Pieces of a Woman – Marketing Recap

How Netflix has sold a story of parental grief.

In Pieces of a Woman, written by Kata Wéber and directed by Kornél Mundruczó, Vanessa Kirby and Shia LaBeouf play Martha and Sean, a young married couple who experience a terrible tragedy during the birth of their first child. The story follows the two – especially Martha – over the course of the ensuing year as she works through the grief of the event as well as the other related emotions that come with it. The movie also stars Ellen Burstyn as Martha’s mother, whose overbearing nature complicates the situation.

Netflix has been selling the film as a prestige piece, especially focusing on Kirby’s performance in part because LaBeouf has once again become a toxic persona. Generally positive reviews have given the film a 78% Fresh rating on Rotten Tomatoes, so let’s take a look at the campaign as a whole.

The Posters

Kirby’s Martha fronts the movie’s one poster (by marketing agency P+A), released in mid-November. The photo is of her looking longingly at something off-camera, but it’s enough to convey the general idea that the movie will be an emotional one with Martha as the main character. tw

The Trailers

The first and only trailer (1.7 million views on YouTube) came out in mid-November and starts with Martha and Sean preparing for the arrival of their much-anticipated child, which we quickly see dies during birth. That understandably rocks Martha, who is exploring who she can legally blame for her loss, ultimately going to court to testify against the midwife she holds responsible. Alongside all of that, she clashes with her mother, husband and others as she seeks to direct her grief in some useful direction.

Online and Social

Not only wasn’t there a standalone site for the film, which isn’t unusual for Netflix releases, but it seems there also weren’t social profiles set up either. It did get some support on Netflix’s brand channels, though.

Advertising and Promotions

The movie’s debut at the Venice Film Festival garnered positive reviews, especially for the performances by Kirby and LaBeouf. Kirby’s was so good she won the festival’s Best Actress Volpi Cup.

A short clip debuted while Venice was underway. Those positive reviews were likely instrumental in Netflix deciding to acquire the film, which it did shortly after the Venice premiere.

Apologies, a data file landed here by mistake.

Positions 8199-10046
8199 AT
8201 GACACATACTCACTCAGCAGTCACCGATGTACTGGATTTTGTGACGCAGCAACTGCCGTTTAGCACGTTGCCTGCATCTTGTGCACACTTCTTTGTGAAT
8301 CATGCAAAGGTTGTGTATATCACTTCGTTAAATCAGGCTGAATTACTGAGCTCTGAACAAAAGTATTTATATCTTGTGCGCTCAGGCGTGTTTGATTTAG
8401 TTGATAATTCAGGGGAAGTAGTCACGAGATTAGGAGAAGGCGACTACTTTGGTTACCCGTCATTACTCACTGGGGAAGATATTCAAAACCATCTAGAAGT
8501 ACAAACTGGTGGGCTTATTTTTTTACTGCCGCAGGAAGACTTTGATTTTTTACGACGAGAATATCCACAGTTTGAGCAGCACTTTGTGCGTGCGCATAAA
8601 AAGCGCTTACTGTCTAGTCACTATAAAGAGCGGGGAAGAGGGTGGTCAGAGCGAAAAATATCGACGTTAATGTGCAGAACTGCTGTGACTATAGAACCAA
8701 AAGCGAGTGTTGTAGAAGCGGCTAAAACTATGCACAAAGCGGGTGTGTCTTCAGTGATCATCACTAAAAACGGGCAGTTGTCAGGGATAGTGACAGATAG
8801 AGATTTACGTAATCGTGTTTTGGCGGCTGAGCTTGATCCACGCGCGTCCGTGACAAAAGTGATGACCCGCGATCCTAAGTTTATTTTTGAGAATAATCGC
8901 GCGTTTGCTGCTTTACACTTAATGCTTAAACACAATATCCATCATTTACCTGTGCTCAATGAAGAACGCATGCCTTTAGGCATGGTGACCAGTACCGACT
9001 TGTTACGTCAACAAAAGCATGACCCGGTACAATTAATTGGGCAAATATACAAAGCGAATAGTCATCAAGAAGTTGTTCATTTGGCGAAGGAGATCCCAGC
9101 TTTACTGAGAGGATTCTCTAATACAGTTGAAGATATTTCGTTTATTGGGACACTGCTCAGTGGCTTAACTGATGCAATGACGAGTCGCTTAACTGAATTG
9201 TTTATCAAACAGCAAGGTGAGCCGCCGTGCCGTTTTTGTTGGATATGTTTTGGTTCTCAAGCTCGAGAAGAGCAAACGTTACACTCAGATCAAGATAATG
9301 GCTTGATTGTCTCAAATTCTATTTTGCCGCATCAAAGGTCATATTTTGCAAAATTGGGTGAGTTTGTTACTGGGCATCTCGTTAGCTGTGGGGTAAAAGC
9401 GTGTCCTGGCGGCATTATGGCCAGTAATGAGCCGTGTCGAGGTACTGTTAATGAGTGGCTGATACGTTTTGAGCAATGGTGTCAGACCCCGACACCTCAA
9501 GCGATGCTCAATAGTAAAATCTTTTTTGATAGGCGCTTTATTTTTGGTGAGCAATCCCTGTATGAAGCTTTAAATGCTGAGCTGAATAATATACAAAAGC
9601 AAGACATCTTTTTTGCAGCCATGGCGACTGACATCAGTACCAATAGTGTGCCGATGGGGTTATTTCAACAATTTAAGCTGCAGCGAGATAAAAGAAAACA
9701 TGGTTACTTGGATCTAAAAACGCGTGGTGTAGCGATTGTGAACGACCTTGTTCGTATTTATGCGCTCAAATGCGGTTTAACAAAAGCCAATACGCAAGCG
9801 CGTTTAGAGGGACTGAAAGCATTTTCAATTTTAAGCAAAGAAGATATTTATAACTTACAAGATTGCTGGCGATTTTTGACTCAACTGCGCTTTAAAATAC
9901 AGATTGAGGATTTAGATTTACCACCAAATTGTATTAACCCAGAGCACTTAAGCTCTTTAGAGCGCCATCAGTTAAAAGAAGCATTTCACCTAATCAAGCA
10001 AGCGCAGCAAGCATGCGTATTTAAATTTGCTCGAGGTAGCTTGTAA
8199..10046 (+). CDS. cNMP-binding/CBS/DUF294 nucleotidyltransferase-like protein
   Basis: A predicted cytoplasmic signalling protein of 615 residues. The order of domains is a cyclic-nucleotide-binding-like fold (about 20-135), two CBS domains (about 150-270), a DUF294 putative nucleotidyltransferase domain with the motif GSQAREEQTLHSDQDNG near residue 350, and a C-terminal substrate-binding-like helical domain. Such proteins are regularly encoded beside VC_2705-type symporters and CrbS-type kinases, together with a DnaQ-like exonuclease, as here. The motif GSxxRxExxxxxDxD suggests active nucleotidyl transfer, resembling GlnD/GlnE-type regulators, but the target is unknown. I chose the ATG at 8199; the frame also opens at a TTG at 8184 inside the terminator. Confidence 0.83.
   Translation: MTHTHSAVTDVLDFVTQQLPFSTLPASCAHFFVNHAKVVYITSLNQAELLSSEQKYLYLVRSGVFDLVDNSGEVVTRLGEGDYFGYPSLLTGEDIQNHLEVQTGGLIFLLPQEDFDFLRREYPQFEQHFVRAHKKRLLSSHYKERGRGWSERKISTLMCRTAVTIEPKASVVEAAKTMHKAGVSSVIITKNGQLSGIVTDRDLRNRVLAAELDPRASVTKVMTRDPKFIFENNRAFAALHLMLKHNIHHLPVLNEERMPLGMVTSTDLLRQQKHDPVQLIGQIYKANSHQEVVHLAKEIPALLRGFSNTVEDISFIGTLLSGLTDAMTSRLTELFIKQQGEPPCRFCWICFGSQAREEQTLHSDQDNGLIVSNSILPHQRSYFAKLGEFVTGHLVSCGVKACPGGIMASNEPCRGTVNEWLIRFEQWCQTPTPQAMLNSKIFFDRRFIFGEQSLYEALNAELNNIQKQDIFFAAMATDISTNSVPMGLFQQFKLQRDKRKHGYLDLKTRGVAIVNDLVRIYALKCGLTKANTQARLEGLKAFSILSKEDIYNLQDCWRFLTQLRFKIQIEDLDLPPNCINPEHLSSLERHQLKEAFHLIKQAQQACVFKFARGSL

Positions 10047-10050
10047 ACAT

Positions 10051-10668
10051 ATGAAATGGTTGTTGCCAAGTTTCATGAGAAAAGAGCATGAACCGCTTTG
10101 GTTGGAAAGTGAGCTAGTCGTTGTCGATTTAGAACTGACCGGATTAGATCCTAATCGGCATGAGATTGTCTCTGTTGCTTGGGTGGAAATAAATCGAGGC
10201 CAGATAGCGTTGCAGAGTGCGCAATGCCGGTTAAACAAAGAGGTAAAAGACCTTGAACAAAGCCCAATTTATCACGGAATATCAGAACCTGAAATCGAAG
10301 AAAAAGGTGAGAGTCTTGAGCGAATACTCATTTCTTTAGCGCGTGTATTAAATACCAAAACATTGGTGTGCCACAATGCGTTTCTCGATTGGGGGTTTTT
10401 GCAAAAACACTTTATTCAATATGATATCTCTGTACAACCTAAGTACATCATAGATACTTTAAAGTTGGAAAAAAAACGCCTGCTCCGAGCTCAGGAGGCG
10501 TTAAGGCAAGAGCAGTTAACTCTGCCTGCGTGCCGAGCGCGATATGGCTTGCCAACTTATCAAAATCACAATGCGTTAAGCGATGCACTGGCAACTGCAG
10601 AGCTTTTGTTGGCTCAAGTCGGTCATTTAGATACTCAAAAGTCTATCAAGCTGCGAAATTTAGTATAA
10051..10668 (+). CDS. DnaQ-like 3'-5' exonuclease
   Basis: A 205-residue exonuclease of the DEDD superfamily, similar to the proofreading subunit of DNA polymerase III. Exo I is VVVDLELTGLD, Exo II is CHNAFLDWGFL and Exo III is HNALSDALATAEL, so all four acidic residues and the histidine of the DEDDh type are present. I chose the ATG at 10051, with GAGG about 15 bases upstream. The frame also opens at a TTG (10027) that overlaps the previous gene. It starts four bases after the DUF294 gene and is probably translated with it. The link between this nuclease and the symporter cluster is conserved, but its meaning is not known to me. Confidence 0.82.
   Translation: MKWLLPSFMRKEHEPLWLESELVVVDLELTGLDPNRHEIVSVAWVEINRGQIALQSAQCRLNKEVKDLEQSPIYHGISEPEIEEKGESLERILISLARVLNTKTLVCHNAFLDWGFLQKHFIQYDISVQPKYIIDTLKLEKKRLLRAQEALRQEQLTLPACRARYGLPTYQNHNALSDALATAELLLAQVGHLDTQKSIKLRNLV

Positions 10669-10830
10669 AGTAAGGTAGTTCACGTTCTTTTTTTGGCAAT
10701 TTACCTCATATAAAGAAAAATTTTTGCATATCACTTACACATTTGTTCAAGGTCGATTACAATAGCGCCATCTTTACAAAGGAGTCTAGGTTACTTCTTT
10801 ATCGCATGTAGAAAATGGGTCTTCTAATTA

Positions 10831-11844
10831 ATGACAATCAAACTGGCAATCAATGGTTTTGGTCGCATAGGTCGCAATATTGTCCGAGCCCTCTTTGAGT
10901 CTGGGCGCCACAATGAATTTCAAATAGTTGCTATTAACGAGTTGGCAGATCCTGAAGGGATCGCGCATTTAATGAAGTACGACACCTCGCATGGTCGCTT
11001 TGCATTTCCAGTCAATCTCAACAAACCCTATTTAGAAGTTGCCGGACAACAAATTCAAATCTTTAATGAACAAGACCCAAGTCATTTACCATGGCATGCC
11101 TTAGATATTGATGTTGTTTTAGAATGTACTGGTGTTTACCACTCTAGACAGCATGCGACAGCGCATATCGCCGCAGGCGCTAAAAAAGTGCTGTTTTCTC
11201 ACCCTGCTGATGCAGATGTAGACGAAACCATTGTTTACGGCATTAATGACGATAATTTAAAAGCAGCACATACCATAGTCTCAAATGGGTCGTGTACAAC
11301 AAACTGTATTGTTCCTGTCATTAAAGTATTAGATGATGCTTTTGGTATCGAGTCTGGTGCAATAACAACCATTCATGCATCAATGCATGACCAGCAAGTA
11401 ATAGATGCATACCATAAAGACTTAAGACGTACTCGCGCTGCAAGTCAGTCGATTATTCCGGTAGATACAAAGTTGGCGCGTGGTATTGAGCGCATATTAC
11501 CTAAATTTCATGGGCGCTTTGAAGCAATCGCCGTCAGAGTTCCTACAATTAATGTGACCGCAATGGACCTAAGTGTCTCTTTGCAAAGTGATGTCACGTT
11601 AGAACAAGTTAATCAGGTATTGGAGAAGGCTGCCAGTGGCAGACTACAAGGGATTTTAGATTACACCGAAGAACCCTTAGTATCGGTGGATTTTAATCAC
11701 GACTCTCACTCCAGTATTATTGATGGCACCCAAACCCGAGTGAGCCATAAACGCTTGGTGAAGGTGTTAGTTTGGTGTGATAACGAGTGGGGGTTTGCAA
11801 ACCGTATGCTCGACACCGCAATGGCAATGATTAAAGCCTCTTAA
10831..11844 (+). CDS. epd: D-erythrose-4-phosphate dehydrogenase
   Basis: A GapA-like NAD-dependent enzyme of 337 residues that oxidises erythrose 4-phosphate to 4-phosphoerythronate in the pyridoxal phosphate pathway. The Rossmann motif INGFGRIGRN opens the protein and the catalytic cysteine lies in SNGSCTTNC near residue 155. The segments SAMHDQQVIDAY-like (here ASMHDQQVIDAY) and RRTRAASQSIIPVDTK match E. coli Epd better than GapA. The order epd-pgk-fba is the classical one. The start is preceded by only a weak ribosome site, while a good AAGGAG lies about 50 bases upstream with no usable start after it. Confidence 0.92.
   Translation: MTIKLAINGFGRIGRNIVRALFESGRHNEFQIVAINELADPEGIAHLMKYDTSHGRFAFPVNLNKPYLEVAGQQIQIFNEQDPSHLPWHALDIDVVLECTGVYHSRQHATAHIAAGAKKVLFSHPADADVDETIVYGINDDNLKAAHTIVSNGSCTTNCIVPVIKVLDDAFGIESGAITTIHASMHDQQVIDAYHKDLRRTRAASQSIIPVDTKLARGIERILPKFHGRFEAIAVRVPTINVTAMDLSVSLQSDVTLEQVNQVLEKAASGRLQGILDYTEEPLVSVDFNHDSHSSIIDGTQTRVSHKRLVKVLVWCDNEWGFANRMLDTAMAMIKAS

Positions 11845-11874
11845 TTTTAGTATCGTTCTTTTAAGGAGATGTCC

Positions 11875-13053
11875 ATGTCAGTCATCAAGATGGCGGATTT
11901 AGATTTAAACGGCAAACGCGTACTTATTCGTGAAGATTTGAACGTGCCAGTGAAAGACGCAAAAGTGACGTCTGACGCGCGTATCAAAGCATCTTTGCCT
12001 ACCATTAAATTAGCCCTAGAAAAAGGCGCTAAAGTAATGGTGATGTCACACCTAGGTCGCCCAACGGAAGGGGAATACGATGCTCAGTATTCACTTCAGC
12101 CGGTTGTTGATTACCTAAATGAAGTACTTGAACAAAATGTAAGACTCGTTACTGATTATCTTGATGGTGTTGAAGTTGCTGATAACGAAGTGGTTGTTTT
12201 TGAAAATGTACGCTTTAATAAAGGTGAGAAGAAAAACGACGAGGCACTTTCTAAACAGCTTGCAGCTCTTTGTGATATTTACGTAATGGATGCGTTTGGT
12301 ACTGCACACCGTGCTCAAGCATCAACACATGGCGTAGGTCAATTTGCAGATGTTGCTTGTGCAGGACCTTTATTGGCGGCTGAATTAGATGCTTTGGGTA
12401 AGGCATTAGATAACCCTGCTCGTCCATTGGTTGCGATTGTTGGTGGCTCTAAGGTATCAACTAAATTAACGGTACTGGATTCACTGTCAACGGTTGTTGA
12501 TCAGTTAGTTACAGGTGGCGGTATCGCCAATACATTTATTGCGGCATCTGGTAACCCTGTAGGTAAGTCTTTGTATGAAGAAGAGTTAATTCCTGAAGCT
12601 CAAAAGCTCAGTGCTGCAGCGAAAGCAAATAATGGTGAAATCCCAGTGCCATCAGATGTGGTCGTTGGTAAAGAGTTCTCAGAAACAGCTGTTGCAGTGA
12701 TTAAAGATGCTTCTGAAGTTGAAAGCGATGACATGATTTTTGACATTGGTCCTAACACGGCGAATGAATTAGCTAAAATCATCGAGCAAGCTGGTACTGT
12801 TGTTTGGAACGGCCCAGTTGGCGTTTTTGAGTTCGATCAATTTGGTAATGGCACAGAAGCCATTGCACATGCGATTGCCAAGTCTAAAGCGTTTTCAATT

It was also screened at the Toronto Film Festival as well as for the American Film Institute and at EnergaCamerimage Film Festival.

Media and Press

A profile of Kirby from early September included this as one of a couple highly-anticipated projects she was involved in.

Weber and Mundruczo were interviewed during Venice about how they expanded on earlier material for this film and how they secured the cast they did. In another interview during teh festival they talked about tackling taboo subjects and more.

Kirby and Burstyn were interviewed together about making the movie and what drew them to the project. Elsewhere Mundruczo talked about the story and what made it so powerful while also praising his cast.

Closer to release there was another feature profile of Kirby that had her talking about taking on her first major role specifically because it seemed scary and imposing. She also promoted the film in an appearance on “The Tonight Show.”

Mundruczó and Wéber were interviewed about developing such a raw and personal story, and then doing so again for a feature version. There was also an interview with Burstyn, whose performance has created a good percentage of the film’s buzz and been called out in many reviews.

If you’re wondering where LaBeouf was during the press campaign, he either declined to participate or was told not to following recent allegations of abusive, harassing behavior by various women as well as new reports of erratic and problematic behavior on-set.

Overall

Making Kirby the focal point of the campaign was absolutely the right call here, not only because she bears the brunt of the story’s emotional baggage but because her performance anchors the film and is where the audience is intended to throw their attention.

It’s a slow and deliberate campaign, especially exemplified by the trailer, and that gives it an appropriate sense of drama and stakes. Not only that, it’s one of the best from Netflix, particularly in how the company has finally fully embraced giving its movie stars the chance to fully engage the press.

Picking Up The Spare

Kirby and Burstyn were interviewed about working together and how the film is important in telling a woman-centric story, while the filmmakers later commented on working with LaBeouf and what they thought of the harassment and abuse allegations leveled against the actor. 

Kirby also spoke about how the film depicts grief and mourning in the face of unbelievable tragedy and then on one particularly traumatic scene. Mundroczo spoke about telling that kind of heartbreaking story here.